Saturday, 1 December 2012

U.S. Real Estate is Next to Boom; Just Ask Norway

Norway’s $660 billion sovereign wealth fund, the world’s largest, plans to invest about $11 billion as it enters the U.S. real estate market.

The fund, mandated by the country’s finance ministry to eventually put 5 percent of assets in property, wants one-third of that, or 1.7 percent, to be in the U.S., said Yngve Slyngstad, chief executive officer of Oslo-based Norges Bank Investment Management, which oversees the pool. The fund held 0.3 percent in real estate, 60.3 percent in stocks and 39.4 percent in bonds as of the end of September, according to its quarterly report.

“The U.S. is the next real estate market to invest in,” Slyngstad said yesterday in an interview at Bloomberg LP’s headquarters in New York.

Sovereign wealth funds, or state-owned investment pools, are seeking to diversify their risk by expanding investments beyond stocks and bonds. China Investment Corp., which oversees about $482 billion in assets, in 2010 helped refinance a Manhattan office tower co-owned by private-equity firm Carlyle Group LP. (CG) Norway, seeking higher returns and lower risk after record losses in 2008, gave approval in 2010 for its fund to invest as much as 5 percent of its value in real estate over several years.

The fund is focusing on conservative property investments, such as large office complexes in major cities and developed malls, Slyngstad said in the interview. It has already bought commercial property in London, Paris, Frankfurt, Berlin and Sheffield in the U.K., and on Nov. 29 made its first real estate investment in Switzerland, buying a Zurich office complex from Credit Suisse Group AG (CS) for 1 billion Swiss francs ($1.08 billion).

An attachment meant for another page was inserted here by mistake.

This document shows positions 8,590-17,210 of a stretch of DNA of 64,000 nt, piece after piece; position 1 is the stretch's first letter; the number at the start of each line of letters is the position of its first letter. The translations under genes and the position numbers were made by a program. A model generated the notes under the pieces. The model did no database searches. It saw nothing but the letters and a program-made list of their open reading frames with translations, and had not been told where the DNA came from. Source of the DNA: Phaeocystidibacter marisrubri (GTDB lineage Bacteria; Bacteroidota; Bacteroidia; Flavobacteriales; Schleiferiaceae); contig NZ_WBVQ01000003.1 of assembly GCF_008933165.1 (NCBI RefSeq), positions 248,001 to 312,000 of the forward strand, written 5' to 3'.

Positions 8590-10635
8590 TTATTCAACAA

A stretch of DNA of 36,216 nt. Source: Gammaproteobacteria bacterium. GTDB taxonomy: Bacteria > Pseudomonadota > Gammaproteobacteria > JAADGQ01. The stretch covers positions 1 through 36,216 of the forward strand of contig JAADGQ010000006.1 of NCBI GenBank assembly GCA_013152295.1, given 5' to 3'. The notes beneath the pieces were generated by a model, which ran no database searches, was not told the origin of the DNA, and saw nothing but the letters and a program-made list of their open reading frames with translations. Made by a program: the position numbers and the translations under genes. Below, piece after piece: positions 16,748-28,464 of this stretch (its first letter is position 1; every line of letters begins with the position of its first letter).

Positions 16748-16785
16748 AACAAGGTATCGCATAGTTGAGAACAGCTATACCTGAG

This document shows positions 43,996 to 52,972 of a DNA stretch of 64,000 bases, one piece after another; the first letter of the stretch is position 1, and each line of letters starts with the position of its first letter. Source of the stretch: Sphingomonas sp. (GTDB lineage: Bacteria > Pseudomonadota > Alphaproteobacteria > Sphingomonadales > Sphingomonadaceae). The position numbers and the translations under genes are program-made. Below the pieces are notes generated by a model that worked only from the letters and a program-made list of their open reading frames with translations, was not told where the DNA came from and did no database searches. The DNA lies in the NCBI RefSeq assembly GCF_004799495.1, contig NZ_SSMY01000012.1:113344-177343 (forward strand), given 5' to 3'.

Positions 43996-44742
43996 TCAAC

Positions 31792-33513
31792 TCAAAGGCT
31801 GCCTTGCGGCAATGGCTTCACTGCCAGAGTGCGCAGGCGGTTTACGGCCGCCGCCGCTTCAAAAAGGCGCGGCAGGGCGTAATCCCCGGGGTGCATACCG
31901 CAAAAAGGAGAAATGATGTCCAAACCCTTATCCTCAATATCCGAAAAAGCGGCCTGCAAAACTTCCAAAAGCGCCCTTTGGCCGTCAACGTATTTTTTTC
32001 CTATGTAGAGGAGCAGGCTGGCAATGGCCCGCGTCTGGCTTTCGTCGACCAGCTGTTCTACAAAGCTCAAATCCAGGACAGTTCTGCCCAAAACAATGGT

Higher Yields
As sovereign wealth funds become more active buyers of real estate, investors such as Blackstone Group LP (BX) expect to increase sales of property holdings. New York-based Blackstone, the largest alternative-asset manager, has $54 billion of real estate assets, including office developments, shopping centers and hotel chains such as Hilton Worldwide Inc.

“The other trend that will be helpful for us to exit some of the larger things we own, particularly the higher-quality assets in the gateway cities, is the rise of the sovereign wealth fund,” Jonathan Gray, Blackstone’s global head of real estate, said last month at the Bloomberg Commercial Real Estate Conference in New York. “Sovereign wealth funds are enormous pools of capital around the world,” and real estate offers higher yields than government bonds, along with a hedge against inflation.

Largest Funds
More than 60 percent of sovereign wealth funds invest in real estate, either directly or indirectly through other funds, according to Preqin Ltd., the London-based research company. Larger government pools are more likely to make property investments, Preqin said in an April research note, with 83 percent of those managing at least $250 billion being active in the asset class.

Norway, Europe’s second-biggest oil and gas exporter, generates money for the fund from taxes on oil and gas, ownership of petroleum fields and dividends from its 67 percent stake in Statoil ASA (STL), the country’s largest energy company. The fund last month said it returned 4.7 percent in the third quarter, after a decline of 2.2 percent in the previous three months.

To contact the reporter on this story: Devin Banerjee in New York at

To contact the editor responsible for this story: Christian Baumgaertel at

For the original post visit:

No comments:

Post a Comment